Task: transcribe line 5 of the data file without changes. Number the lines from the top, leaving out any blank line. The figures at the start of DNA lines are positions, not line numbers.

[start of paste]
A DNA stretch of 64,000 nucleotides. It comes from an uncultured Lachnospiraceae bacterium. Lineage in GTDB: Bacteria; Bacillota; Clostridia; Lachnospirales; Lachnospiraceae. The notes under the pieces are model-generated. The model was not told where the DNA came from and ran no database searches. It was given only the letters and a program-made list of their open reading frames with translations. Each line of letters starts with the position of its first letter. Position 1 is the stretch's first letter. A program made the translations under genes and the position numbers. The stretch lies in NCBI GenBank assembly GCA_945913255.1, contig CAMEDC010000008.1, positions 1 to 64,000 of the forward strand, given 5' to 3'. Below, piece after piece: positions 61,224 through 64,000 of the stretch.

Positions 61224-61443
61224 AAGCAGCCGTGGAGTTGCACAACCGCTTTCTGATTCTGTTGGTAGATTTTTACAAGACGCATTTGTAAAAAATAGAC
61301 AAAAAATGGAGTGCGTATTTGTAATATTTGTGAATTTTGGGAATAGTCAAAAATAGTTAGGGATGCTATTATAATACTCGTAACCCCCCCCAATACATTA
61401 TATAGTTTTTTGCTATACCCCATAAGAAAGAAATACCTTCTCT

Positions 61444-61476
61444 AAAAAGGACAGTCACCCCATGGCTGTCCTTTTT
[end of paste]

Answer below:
61401 TATAGTTTTTTGCTATACCCCATAAGAAAGAAATACCTTCTCT